ECB published a working paper that examines the implications of national differences in the prudential framework across EU countries in context of the financial crisis. Overall, the study finds that banks established in countries with a less stringent prudential framework were more likely to require public support during the crisis. The paper analyzes the potential reasons for that and investigates the channels through which a laxer prudential framework could have led to higher financial vulnerability of credit institutions over the crisis.
Prior to the financial crisis, prudential regulation in the EU was implemented non-uniformly across countries, as options and discretions allowed national authorities to apply a more favorable regulatory treatment. The authors of the paper construct cross-country indicators of the effectiveness of the prudential framework for banks in the EU ahead of the global financial crisis. The authors investigate the national implementation of CRDs and derived a country-wise measure of regulatory flexibility (for all banks in a country) and of supervisory discretion (on a case-by-case basis). The paper also provides information on the measures of public support implemented by EU governments during the period 2008-2010 and classifies the various forms of financial assistance (recapitalization, credit guarantee, and liquidity provision).
Overall, the analysis suggests that banks established in countries with less stringent national prudential regulation before the crisis were more likely to require government support during the period 2008-2010. The results broadly hold for the indicators of both supervisory discretion and regulatory flexibility, suggesting that the micro-prudential stance of national authorities had relevant implications for the management of bank balance sheets and for the risk-taking incentives of credit institutions. Prudential frameworks also explain banks’ liquidity buffers even in absence of a specific liquidity regulation, which points to possible spillovers across regulatory instruments. The Basel II framework did not include liquidity requirements. The study documents the existence of some regulatory spillovers, since lower liquidity buffers explained by more flexible regulatory frameworks—which established only capital requirements—increase the probability of banks to have been in financial distress. The study also suggests that the composition of liquid assets is important.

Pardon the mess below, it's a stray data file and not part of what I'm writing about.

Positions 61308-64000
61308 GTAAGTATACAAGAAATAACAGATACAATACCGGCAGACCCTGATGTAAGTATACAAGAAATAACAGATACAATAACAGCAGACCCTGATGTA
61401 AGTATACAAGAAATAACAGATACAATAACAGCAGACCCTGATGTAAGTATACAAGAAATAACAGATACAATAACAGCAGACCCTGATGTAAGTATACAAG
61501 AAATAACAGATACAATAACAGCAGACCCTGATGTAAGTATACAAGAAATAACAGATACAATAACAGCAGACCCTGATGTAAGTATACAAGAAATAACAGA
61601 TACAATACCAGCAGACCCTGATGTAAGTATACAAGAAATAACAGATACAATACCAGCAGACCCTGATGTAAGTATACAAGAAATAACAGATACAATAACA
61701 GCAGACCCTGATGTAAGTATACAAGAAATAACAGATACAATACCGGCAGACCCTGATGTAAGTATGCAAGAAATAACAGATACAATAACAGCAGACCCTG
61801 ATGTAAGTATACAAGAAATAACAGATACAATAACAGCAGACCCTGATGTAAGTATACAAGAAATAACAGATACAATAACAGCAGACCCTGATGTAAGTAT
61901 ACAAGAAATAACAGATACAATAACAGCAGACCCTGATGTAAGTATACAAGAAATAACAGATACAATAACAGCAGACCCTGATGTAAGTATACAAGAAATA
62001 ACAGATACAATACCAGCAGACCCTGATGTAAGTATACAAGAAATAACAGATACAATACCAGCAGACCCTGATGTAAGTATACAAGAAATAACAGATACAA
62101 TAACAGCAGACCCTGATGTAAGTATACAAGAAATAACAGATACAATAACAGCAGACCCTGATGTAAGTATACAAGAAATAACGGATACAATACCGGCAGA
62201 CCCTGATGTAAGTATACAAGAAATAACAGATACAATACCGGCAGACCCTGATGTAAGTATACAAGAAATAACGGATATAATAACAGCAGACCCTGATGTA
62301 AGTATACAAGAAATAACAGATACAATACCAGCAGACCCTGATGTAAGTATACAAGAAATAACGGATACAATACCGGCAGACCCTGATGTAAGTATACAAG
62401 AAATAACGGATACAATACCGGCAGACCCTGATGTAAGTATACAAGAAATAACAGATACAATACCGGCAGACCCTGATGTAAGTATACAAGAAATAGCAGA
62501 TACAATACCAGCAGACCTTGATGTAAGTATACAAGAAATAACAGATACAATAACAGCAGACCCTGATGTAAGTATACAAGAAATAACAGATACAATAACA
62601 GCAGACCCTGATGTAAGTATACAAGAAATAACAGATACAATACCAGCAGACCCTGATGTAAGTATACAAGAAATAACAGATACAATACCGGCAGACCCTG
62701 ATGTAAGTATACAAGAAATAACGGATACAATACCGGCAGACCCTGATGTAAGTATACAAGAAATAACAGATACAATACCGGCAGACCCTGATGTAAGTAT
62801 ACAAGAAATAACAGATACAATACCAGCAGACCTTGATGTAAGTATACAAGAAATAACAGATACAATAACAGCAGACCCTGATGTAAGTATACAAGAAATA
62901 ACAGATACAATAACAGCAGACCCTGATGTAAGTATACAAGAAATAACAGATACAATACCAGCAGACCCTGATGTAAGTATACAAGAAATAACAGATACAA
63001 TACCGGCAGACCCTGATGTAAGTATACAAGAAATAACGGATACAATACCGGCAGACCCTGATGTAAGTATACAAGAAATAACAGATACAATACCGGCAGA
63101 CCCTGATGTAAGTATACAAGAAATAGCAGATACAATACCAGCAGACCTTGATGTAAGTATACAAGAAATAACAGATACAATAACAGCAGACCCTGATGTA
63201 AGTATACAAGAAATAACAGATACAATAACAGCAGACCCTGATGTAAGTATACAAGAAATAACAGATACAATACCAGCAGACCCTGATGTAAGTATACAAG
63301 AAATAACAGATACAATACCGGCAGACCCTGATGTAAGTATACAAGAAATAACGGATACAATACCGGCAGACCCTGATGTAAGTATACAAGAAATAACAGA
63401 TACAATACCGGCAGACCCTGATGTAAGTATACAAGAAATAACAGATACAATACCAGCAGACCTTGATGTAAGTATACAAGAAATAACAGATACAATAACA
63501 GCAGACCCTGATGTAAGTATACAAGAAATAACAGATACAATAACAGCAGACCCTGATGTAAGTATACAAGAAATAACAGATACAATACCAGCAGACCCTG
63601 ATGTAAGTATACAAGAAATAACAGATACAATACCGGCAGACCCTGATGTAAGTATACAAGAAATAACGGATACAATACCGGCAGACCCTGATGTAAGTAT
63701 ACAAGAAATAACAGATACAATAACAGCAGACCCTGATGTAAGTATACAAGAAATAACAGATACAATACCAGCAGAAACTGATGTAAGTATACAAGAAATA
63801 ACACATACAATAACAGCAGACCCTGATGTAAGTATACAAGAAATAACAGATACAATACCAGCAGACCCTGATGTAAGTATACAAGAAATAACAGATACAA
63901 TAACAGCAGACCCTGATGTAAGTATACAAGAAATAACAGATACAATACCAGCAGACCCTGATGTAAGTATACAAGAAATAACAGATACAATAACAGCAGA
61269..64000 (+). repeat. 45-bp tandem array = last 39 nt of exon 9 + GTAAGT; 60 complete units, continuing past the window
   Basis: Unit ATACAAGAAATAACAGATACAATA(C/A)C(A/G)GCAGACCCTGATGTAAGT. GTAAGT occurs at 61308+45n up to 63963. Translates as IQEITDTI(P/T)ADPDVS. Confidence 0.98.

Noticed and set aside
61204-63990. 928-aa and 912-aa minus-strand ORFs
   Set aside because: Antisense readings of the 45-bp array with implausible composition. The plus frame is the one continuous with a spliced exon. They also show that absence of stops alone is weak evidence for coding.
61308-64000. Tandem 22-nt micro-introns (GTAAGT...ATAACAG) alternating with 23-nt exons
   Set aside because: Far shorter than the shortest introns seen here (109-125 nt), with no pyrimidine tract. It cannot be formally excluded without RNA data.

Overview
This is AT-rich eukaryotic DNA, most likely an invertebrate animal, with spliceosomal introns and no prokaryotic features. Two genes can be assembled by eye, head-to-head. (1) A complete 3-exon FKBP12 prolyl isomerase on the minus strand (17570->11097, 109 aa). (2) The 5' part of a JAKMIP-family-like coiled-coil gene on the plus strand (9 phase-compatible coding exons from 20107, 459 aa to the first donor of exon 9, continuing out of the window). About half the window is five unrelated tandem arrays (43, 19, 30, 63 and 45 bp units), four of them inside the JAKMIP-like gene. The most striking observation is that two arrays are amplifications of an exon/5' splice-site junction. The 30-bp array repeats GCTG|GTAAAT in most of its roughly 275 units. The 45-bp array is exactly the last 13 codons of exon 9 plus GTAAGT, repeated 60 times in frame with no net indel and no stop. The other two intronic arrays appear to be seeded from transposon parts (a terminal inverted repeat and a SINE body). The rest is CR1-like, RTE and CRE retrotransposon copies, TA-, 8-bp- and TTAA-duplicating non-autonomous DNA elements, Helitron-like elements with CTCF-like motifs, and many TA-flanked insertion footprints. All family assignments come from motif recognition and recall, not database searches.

The results show that a prudential environment in which important options and discretions are maintained at the national level is at best not conducive to a better allocation of risk and may actually foster risk-taking. This supports the ongoing efforts aimed at establishing a level-playing field in banking regulation and supervision across EU countries. The introduction of a Single Rulebook, intended to minimize the differences in prudential regulation across EU countries, provides a relevant contribution to reduce the heterogeneities in the risk-taking of credit institutions, by realigning the regulatory incentives on the basis of a common prudential framework.
Related Link: Working Paper (PDF)
Keywords: Europe, EU, Banking, Basel II, CRD, Financial Stability, Options and Discretions, Single Rulebook, Liquidity Risk, ECB
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